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Meditation benefits everyone in many ways

When most people think of yoga, they think of physical exercise, but there's another important aspect: meditation. Two types of yogasanas, or yoga positions, exist: One is good for health and the other for meditation. A number of yoga positions help increase concentration through meditation. The positions are called the rabbit, knowledge, lotus, and ideation.

Meditation has several benefits. First, meditation techniques can help people breathe more deeply, which results in more mental awareness. People have the habit of shallow breathing. By breathing deeply, one takes in oxygen, which purifies blood.

Acharya Advayananda Avadhuta (Dada) became a yoga-meditation teacher in 1984 and practiced it himself since 1972. Meditation helped him with his classes to develop focus and memory. He reduced his sleeping hours from eight to six hours of restful sleep. He still does meditation every day for health, calmness, peace, and a better memory.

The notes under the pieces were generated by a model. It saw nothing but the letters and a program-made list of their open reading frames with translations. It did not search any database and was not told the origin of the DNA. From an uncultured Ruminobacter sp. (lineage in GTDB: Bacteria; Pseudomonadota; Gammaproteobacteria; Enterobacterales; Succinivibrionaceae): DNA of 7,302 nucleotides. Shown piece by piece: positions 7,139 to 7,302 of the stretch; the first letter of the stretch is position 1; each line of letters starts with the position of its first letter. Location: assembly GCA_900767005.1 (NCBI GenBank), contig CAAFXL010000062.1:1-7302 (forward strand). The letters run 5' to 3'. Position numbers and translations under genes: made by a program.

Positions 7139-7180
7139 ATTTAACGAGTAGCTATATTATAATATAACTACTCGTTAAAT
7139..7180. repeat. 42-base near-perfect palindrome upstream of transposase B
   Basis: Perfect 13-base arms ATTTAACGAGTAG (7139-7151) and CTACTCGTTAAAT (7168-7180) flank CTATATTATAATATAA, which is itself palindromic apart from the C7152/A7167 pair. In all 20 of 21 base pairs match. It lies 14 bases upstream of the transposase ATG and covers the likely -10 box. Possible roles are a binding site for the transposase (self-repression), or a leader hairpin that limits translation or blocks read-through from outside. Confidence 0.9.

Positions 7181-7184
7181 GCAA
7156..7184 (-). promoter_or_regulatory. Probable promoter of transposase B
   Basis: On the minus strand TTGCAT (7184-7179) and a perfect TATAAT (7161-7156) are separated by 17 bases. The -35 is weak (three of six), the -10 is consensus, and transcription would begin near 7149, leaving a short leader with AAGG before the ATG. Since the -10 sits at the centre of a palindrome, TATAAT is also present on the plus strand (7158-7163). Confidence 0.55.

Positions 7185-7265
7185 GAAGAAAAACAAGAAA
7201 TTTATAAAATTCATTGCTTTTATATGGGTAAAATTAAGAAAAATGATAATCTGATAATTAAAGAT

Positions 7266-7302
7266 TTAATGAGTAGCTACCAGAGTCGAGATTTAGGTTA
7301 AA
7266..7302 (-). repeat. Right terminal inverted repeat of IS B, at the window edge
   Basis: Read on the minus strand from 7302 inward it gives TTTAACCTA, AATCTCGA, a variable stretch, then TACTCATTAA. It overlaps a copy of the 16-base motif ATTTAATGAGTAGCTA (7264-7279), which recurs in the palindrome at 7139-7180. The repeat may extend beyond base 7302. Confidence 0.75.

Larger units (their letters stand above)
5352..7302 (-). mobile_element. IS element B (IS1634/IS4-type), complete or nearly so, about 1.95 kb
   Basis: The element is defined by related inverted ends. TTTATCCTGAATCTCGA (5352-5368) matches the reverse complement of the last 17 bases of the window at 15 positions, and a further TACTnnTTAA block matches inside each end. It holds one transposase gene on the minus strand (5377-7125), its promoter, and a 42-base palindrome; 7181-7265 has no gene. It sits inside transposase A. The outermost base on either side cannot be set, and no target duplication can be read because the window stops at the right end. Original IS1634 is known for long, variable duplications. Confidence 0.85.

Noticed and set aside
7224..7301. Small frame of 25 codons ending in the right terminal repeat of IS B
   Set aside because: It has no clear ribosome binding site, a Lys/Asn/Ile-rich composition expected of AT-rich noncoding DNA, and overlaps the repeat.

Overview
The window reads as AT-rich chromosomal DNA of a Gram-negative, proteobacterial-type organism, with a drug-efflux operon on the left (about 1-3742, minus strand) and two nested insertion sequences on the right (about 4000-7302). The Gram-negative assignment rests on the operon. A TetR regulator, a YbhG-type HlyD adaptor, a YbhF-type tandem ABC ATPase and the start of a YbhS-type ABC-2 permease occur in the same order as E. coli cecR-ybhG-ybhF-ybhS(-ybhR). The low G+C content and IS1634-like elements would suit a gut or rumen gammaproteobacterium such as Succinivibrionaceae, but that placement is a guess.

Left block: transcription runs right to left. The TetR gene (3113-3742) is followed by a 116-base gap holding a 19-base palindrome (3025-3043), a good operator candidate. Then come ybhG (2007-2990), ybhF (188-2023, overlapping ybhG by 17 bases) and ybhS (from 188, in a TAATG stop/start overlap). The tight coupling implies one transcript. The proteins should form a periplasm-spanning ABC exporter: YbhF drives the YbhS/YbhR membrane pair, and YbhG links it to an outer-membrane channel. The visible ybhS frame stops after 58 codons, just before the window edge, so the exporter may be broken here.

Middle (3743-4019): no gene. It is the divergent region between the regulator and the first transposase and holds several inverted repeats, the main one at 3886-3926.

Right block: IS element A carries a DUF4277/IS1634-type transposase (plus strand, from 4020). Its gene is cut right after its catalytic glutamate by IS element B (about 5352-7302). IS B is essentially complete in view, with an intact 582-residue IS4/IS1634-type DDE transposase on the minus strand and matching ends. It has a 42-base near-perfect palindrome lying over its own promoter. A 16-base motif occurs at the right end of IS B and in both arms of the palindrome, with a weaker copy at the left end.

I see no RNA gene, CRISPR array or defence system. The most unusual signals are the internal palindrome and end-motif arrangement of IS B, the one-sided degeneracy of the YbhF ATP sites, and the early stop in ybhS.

"I get good health, peaceful mind, and cosmic love through meditation," Dada said. "I get good physical and mental energy by deep relaxation breath techniques. I had recurring illness of fever for six months. Vegetarian diet, yoga positions, deep relaxation techniques, and meditation cured my fever, reduced stress and fear of failing my exams."

Second, meditation can help students achieve more effective study. In the classroom, sometimes a student's body is there but his mind isn't. Or, a student gets tired after studying too much. This effects a student's ability to study and his grade.

Susan Bhattarai, a nepalese nursing student at El Centro College has been meditating for the last three years. Meditation improved his Grade Point Average (GPA) from 2.00 to 3.65. He recommends that everyone participate in meditation to create positive energy.

Yoga promotes a healthy mind and body

Someone once said, "Health is wealth," which implies that if one has good health, one has a lot.

Yoga features more than 50,000 positions, but one needs only a few to achieve lasting health benefits.

The word yoga, a Sanskrit word, means to unite. It's the blending of body, mind, and spirit.

Yoga originated thousands of years ago. Over the years, many types of yoga were developed by different Yoga Gurus, or masters. Bikram yoga, Ayangar yoga, Raja yoga, Hatha yoga and Astanga yoga are some of those types.

Hatha yoga is the most popular in the United States and the Western world. All yogasanas (positions) are called Hatha yoga.

The Hatha yoga positions purify one's body. Raja yoga is geared more for purification of mind through meditation. Astanga yoga deals with both body and mind.

Several kinds of yogasanas are given names, such as lotus, snake, locust, and peacock postures, according to forms of flowers, animals and birds.